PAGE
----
Cenozoic Faulting in the Rabigh Area, Central-West Saudi Arabia (Including the Sites of King Abdullah Economic City and King Abdullah University of Science and Technology)
M John Roobol and Khalid A. Kadi
A coastal block measuring 110 km N-S by 95 km E-W centered on the site of the King Abdullah Economic City and King Abdullah University of Science and Technology and including the towns of Rabigh and Tuwwal (Thuwal), has been mapped on a scale of 1:50,000 (sixteen quadrangles) with the objective of identifying Cenozoic faults for consideration in seismic hazard assessment. The area proved to demonstrate a very straightforward system of two generations of Cenozoic faults of different types and ages. As the two systems have different orientations, the area provides a textbook example of how to distinguish the two sets of faults, which in other areas are found to be parallel and less easily distinguished. Immediately alongside the Red Sea is the 40 km wide coastal gravel plain, which is underlain by the youngest fault system that is poorly exposed. These are here named the RED SEA COASTAL PLAIN FAULTS and are believed to be a listric set of normal rotational faults that formed after the opening of the Red Sea. It is inferred that they formed by gravity collapse of the margin of the Arabian Tectonic Plate into the newly formed Red Sea graben. The Red Sea Coastal Plain Faults are therefore SYN-RIFT in age. The faults are very poorly exposed as they cut unconsolidated Tertiary and Cenozoic sediments of the coastal plain, so that fault scarps are often eroded or at best represented by low gravel banks. The fact that they are curved normal rotational listric faults has been demonstrated by drilling as at Jabal Dhaylan near Umm Lujj, and by unpublished deep seismic reflection sections by ARAMCO when exploring for hydrocarbons within the Red Sea coastal plain. Immediately inland of the coastal plain are the foothills of the Precambrian shield that rise steadily inland to the top of the Red Sea Escarpment. These hills are partially draped in Cenozoic basaltic lava flows of Harrat Rahat. The foothills are abruptly bounded against the gravel plains of the coastal plain by what is named here as the MASTER LISTRIC FAULT, which in the mapped area runs north-south in the south and curves around to the NNW in the north. This fault is one of the Red Sea Coastal Plain Faults and parallels the Red Sea coast, which is also controlled by the same set of faults. Immediately inland of the Master Listric Fault, the Precambrian foothills are cut by an intense swarm of parallel faults that are oriented NNW and intersect or are cut across by the Master Listric Fault. Clearly this system of faults is older than the Red Sea Coastal Plain Faults. In the mapped area, the aeromagnetic map of the Arabian Shield clearly shows that many of these faults are occupied and followed by major gabbro dikes that are not exposed at the surface in the mapped area. The presence of these dikes is a well-known aeromagnetic phenomenon along the western margin of the Arabian Tectonic Plate. Although poorly exposed, the dikes have been K/Ar dated at between 25 and 20 Ma and as such give a minimum age for these faults. The system is here named the FOOTHILLS FAULT SYSTEM and is PRE-RIFT in age. The system comprises normal faults. They are well exposed in some ridges and dip both eastwards and to the west. They control the topography of the foothills, as there are horst blocks and graben structures that still have topographic expression today. Nowhere in the field has the dip of these faults been seen to be less than 80 degrees. These faults have been previously interpreted as rotational faults. However, the presence of the very sharply defined aeromagnetic anomalies (representing gabbro dikes in them) cannot be explained if the fault is rotational for the dike angle will decrease with depth. It is concluded here that the sharp linear aeromagnetic anomalies can best be explained if the dikes and their host faults are near vertically inclined. Therefore in this report the faults and dikes are shown to be planar and dipping at 80 to 90 degrees. This prerift fault system is believed to represent the crustal extension that occurred along the site of the Red Sea before the opening of the Red Sea rift. It therefore records a period of crustal extension and thinning. The initial opening was not simple and a number of small en-echelon grabens such as Wadi Azlam occurred in the north and an early ophiolite complex – the Tihama Asir Complex representing a rift zone with freshwater lakes with freshwater fossil fish - formed in the south. A sketch cross section at latitude 22o15’N. has been drawn showing the pre-rift fault system with its gabbro dikes and the later Syn-Rift normal rotational faults of the coast plain. In terms of hazard to King Abdullah city, a single normal rotational fault appears to underlie the city site. The fault can be traced for 25 km north-south where it is represented on the surface by a line of Quaternary sabkhah deposits and a low bank. The fault is here named THE QADIMAH FAULT. It is recommended that this fault be verified by geophysical methods and its latest movement dated by paleoseismicity studies of the micro-flora and fauna of the overlying sabkhah deposits as well as direct dating of sediments cut by the fault.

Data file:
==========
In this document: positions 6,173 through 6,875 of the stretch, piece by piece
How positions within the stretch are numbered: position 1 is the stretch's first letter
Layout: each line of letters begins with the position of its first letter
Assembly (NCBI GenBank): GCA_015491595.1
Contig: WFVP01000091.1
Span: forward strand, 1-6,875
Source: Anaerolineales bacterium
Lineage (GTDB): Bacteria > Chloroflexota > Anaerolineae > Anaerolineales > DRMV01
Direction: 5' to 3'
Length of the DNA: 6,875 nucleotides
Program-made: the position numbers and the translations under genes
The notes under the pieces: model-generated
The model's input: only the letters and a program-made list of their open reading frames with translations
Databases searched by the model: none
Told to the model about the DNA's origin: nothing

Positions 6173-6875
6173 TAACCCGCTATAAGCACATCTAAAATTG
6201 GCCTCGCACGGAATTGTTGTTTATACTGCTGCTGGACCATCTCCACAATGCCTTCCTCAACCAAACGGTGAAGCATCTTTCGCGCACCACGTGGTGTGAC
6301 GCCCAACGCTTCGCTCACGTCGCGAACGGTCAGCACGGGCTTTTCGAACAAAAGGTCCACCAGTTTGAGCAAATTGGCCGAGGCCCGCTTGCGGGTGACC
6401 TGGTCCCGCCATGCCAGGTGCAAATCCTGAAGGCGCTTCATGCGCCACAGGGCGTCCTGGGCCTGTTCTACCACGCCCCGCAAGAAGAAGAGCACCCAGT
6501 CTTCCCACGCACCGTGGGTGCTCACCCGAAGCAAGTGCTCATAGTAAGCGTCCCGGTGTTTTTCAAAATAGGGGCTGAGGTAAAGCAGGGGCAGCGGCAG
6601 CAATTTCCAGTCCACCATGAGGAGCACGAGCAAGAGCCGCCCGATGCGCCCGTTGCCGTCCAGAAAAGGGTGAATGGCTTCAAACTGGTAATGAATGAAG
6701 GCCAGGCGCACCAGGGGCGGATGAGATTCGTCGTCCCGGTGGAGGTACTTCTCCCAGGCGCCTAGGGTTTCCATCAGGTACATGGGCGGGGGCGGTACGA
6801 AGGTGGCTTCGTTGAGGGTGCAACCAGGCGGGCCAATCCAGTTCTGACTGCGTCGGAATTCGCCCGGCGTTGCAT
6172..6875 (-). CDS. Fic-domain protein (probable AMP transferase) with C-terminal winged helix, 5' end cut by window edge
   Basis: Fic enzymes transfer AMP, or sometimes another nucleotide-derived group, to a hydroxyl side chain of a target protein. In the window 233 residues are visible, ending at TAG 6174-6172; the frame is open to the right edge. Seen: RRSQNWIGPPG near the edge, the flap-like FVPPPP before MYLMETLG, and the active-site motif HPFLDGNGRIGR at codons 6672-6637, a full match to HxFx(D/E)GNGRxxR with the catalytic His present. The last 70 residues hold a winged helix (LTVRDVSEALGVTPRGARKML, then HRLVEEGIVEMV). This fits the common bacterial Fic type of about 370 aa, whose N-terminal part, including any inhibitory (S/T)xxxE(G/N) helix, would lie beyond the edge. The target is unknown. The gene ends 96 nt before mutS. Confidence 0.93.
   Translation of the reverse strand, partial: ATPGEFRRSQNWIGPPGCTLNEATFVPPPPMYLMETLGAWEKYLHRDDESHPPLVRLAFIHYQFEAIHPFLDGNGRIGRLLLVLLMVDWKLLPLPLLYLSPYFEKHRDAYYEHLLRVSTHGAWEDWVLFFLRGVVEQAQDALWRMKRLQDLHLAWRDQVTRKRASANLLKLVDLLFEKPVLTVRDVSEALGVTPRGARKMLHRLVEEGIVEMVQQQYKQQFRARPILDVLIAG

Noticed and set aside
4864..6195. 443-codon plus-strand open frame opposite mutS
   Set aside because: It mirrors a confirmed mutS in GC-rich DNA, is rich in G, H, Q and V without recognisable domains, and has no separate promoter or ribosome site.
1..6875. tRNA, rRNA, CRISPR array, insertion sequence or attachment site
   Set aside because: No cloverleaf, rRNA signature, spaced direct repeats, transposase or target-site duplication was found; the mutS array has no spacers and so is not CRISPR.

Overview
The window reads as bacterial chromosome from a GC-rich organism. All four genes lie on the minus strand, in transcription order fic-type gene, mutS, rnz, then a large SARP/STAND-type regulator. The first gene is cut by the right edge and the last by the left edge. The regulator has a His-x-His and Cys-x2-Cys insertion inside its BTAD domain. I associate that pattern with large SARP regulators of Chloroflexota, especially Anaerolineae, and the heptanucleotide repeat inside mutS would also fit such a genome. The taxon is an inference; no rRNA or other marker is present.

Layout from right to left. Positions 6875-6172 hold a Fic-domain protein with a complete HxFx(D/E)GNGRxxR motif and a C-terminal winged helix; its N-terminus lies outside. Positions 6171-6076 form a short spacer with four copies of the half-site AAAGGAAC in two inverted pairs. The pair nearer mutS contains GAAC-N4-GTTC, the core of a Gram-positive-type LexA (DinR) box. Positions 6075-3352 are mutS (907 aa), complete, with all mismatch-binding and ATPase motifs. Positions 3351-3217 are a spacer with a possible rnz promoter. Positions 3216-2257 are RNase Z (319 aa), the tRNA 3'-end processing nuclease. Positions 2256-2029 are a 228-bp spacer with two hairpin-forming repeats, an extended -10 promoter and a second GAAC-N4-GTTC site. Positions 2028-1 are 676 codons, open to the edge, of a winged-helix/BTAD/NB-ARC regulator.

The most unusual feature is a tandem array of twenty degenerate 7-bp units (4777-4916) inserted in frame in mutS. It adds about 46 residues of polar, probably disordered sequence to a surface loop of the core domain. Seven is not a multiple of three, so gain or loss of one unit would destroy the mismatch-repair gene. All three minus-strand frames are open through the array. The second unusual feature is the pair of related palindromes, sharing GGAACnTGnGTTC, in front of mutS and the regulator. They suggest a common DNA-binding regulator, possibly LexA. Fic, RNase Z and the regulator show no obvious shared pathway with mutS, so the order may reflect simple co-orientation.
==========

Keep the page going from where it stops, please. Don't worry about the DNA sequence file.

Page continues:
Roobol, M.J. and Kadi, K.A., 2008, Cenozoic faulting in the Rabigh area, central-west Saudi Arabia (including the sites of King Abdullah Economic City and King Abdullah University of Science and Technology): Saudi Geological Survey Technical Report SGS-TR-2008-6, 12 p., 1 fig. 2 pls.